Generate halftones for screen printing within Adobe PhotoshopÂ®. Convert a cmyk or multichannel document with up to 8 channels to a high resolution file with printable halftones. The resulting color channels can be printed directly from Adobe Photoshop onto film using a standard inkjet printer. Free Download!
Pdf tutorials - The film output and file preparation tutorials from the tutorial section, in PDF format. - Free
Generate halftones for screen printing within Adobe PhotoshopÂ®. - Free
Introduction to SimRip
SimRip is a simple alternative for creating halftones within Adobe Photoshop. SimRip automates the Â®Adobe Photoshop bitmap function to create a composite halftone document from your cmyk or multichannel separation. SimRip8c will convert a separation with up to 8 channels. To use SimRip you must have Â® Adobe Photoshop 7 or later installed. SimRip is a Free download.
Download and unzip the SimRip package. Drag the SimRip folder to a convenient location, such as your desktop.
Mac: Launch Adobe PhotoshopÂ®Â and locate its icon in the dock, drag the SimRip .exe files onto the dock icon or the application icon to activate. The SimRip .exe files icon will change to an Adobe Photoshop droplet icon.
PC/Vista: Droplets need to run at the same User Account Control level as your Adobe Photoshop application. If the application is running as administrator, the droplet will also need to be running as administrator. Right-click on the droplet and choose properties. Go to the “compatibility” tab and check “run as administrator”.
For more information see the Adobe Read Me
SimRip8c – Straight bitmap conversion, No tonal adjustments
SimRip8c_E3000 – Built in curve adjustmentÂ for dot gain compensation, based on an epson 3000 inkjet printer tonal curve.
SimRip8c_Manual – Bitmap conversion options dialog allows for variable dot size, angle and type as well as output resolution.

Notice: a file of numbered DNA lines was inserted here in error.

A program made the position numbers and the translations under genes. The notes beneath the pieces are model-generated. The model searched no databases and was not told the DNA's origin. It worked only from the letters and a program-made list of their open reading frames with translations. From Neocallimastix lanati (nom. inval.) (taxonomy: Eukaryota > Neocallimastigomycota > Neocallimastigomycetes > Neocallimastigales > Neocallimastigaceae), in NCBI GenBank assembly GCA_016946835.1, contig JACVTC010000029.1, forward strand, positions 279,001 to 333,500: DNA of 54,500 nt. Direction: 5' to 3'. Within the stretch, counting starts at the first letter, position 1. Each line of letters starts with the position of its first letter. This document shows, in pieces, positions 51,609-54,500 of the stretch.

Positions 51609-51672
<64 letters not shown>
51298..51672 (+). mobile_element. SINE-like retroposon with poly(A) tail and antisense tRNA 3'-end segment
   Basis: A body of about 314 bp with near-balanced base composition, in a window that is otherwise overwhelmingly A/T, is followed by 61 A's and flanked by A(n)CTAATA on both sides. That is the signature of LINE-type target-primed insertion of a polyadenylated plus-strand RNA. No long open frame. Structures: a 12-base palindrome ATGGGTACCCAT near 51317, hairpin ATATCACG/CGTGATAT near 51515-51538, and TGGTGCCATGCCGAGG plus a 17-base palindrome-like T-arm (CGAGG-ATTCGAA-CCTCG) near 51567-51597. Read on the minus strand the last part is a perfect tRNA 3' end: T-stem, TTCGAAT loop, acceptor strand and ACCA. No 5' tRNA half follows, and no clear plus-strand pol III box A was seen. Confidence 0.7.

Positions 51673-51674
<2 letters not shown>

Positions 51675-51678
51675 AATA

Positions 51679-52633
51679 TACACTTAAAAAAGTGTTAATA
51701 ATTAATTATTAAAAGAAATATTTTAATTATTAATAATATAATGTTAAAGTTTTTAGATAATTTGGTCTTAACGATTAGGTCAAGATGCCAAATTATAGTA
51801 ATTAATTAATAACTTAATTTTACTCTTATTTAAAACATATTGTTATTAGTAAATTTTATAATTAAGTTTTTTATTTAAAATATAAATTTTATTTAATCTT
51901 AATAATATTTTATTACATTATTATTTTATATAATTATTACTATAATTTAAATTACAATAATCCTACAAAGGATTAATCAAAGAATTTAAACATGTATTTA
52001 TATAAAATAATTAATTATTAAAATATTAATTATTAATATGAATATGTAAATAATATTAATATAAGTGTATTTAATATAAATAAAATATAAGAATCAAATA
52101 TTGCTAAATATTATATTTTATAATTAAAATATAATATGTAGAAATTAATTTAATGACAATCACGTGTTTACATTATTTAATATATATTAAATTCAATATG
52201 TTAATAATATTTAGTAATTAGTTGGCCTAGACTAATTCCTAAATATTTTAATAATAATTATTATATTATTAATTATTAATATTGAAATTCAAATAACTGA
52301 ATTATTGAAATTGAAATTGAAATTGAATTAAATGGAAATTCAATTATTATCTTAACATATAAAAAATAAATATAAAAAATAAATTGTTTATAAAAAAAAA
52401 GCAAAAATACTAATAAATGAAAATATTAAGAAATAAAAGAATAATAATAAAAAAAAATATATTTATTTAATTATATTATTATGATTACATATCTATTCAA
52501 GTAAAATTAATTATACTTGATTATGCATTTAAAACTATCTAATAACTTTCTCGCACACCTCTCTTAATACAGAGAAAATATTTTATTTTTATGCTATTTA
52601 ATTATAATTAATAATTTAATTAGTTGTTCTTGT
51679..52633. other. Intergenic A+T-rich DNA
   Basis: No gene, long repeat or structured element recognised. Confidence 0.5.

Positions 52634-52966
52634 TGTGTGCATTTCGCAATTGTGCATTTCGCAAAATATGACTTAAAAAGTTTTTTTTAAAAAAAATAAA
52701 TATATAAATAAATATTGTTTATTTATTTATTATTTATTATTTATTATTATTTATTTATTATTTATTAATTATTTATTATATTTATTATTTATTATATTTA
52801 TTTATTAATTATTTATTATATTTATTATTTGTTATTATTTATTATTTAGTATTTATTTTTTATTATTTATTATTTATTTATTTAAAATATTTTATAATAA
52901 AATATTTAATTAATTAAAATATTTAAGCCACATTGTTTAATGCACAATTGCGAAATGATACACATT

Running the Script:
To run a droplet script, drag and drop an image file onto the droplets icon.
ALWAYS make a backup copy of your original file and close before running any script.
Close all open files and create a copy of the file you want to process. Drag and drop a closed multi channel or CMYKÂ file onto the SimRip icon. The script will launch Adobe Photoshop and create a new document that will remain open, your original file will be closed and will not be modified.
A dialog may ask if you want to save your original file before closing (This will happen if the original file was open and has unsaved changes) Let the script run and use the Enter (pc) or the Return (mac) keys to advance through the dialogs, Be careful not to click on a window, as Selecting another document will confuse the script as to what it is processing.
Important: When you first run SimRip it may ask you if you want to “Discard Channels”. There will also be an option that says “Do not show again”. Select “Do not show again” to keep this dialog from appearing and click “continue”.